A very interesting article that asks a very simple, but heretofore overlooked, question- "whether or not having bowlfuls of sugar or plates of highly refined white flour might in turn lead you to more difficult dietary struggles and, as a consequence, higher weights?"
"Unfortunately, the medical literature is not much help. Most studies evaluating breakfast's impact on fullness tend to only measure hunger levels and dietary intake at lunch. Yet, the author asks, do not most of us also eat dinner?"
In fact, the author's experiences with "literally thousands of patients has found that if a person is going to struggle consequent to an inadequate breakfast (skipping it altogether, having too few calories or insufficient protein), it is going to be in the late afternoon, evening or nighttime. Therefore, studies that look at the impact of breakfast consumption on lunchtime hunger may well miss evening munchies."
So to get a better handle on how what you are eating for breakfast affects you, the author suggests that you start by "tracking your dietary struggles on a daily basis. Rate what the author refers to as your 'day's degree of difficulty' on a scale of 1 to 10, where 10 is a day in which the cravings or hunger are overwhelming and 1 is a day that you are rock solid."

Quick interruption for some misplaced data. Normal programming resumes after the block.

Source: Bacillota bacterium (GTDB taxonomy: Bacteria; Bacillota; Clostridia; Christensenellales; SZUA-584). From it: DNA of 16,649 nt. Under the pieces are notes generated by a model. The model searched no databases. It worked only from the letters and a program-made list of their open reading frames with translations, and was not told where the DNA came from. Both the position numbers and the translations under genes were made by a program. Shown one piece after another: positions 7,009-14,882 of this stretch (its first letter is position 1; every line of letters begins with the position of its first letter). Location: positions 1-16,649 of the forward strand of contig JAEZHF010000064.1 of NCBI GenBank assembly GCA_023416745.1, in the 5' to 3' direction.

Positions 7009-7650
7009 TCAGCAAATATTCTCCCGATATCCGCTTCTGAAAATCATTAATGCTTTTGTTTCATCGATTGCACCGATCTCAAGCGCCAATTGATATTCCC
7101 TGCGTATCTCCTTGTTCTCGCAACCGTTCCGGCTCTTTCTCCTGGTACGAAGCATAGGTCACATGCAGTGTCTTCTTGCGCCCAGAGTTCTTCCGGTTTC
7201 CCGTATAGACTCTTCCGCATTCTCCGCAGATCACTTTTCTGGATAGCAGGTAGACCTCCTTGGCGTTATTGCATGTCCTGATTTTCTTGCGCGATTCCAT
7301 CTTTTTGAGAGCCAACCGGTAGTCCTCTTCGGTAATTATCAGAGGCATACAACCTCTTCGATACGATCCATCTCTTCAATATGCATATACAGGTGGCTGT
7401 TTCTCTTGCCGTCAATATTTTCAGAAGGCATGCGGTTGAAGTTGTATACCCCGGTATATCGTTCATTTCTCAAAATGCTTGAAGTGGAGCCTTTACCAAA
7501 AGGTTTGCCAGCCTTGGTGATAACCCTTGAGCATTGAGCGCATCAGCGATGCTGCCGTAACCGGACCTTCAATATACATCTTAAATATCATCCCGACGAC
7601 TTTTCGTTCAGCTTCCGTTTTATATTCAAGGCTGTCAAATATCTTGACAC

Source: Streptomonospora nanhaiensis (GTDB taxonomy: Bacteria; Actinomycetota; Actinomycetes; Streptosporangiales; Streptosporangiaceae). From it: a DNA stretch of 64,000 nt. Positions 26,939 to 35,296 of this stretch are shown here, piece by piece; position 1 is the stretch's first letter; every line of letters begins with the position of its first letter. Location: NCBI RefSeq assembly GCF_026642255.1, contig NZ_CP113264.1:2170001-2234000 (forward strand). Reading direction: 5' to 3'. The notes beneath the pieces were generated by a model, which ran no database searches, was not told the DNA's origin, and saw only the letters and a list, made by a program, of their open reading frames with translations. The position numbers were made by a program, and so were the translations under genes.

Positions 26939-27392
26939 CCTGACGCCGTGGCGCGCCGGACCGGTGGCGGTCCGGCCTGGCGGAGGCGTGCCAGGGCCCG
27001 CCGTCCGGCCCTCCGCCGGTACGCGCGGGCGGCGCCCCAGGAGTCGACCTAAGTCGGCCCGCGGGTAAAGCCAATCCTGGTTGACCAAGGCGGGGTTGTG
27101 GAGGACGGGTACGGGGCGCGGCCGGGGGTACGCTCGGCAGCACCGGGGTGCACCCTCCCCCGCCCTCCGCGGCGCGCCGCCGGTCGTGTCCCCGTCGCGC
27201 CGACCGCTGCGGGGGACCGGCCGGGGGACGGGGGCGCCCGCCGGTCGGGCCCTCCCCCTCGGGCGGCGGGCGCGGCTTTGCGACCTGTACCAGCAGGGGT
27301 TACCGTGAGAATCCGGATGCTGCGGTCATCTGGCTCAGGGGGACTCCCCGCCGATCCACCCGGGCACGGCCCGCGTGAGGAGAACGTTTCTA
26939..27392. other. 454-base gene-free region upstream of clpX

"For the first few days, do not change a thing to get a sense of where your days are. Then start changing it up."
"Aim for breakfasts in which 20 to 25 percent of calories come from solid protein sources."
And while you can eat a traditional bacon-and-eggs breakfast, the author also wants to remind us that the idea that there are "specific 'breakfast foods' is a totally artificial construct. There is nothing to stop you from having leftover dinners, sandwiches, salads, stews or anything else your heart might desire."
"By tracking the impact of these non-traditional breakfasts on your day's degree of difficulty, you can determine whether or not what you eat for breakfast matters to your personal dietary demons and if abandoning the North American notion of sugar and refined grains for breakfast leaves you with better dietary control in the evenings."
So what do you usually eat for breakfast?
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